Senior Research Associate (Psychology), Lancaster University
At the broadest level, my research is concerned with the cognitive and cultural factors that inform how human beings think about, create and communicate representations. In this regard, it cuts across both the humanities and the social sciences. Methodologically, I am very interested in how quantitative and experimental methods can be applied to qualitative cultural and linguistic data (and particularly to 'big' data). To date, I have published on a wide variety of subjects, including experimental psychology, literary studies, anthropology, cultural studies, mythology, social media and linguistics.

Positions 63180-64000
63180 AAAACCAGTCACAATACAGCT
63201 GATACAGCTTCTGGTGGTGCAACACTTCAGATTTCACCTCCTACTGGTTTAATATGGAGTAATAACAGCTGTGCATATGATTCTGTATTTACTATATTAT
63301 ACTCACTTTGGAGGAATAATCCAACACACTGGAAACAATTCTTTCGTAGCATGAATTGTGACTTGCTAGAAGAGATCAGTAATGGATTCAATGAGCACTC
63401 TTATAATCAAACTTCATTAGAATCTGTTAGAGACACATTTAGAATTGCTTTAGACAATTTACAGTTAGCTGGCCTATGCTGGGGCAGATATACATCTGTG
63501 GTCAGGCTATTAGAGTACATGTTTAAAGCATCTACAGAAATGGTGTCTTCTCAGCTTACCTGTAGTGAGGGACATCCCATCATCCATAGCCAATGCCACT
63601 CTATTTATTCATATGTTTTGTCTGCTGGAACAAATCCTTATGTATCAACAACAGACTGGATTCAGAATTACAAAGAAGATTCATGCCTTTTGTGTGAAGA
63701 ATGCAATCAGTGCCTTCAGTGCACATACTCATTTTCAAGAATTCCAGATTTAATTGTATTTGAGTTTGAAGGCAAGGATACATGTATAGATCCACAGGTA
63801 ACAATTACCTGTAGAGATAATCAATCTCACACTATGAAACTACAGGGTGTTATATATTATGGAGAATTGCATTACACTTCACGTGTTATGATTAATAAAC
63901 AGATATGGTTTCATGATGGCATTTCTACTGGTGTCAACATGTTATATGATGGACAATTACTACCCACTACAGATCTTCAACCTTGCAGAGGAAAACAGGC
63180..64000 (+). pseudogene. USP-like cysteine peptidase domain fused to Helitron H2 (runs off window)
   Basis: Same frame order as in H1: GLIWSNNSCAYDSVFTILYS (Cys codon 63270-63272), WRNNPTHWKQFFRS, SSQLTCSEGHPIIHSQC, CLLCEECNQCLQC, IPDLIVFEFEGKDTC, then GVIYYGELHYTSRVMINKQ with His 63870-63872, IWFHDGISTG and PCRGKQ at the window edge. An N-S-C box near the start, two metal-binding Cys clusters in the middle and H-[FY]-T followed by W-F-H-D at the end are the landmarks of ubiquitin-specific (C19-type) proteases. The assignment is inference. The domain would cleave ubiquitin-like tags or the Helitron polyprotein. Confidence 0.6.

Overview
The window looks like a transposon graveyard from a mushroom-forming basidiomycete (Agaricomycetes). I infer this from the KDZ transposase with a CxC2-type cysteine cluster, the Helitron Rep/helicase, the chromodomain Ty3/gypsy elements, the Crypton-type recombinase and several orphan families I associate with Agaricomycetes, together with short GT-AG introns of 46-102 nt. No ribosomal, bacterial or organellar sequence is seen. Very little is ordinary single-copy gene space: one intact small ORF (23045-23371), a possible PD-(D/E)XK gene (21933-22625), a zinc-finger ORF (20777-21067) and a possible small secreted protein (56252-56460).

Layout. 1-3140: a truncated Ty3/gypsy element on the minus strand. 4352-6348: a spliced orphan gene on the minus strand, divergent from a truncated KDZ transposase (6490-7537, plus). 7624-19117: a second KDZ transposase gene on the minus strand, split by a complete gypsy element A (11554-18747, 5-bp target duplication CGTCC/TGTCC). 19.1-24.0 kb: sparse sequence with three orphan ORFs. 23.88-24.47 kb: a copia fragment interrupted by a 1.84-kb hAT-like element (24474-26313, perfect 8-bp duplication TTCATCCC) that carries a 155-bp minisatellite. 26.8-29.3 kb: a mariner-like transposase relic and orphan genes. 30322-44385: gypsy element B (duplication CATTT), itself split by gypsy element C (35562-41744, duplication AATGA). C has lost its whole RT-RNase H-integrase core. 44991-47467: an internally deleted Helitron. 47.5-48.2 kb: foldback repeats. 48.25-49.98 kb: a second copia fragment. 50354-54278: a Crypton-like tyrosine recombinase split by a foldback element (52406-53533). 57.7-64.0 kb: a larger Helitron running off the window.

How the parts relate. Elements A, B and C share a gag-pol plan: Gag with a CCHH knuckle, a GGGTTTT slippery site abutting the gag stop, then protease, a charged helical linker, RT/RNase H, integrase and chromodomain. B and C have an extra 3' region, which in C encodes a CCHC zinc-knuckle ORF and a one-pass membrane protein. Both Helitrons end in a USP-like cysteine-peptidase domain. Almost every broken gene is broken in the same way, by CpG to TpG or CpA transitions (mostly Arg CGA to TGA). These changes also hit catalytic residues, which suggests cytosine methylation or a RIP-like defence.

I have graduate degrees in discourse linguistics, literary studies and philosophy; I have also held competitively awarded fellowships in the form of a Junior Research Fellowship (Linacre College, Oxford) and a Marie Curie Fellowship (Department of Experimental Psychology, Oxford).
Its easy to explain the appeal of drugs like heroin and cocaine, which directly stimulate the brains reward centres. Whats less easy to explain is the appeal of psychedelic drugs such as LSD and psilocybin that produce...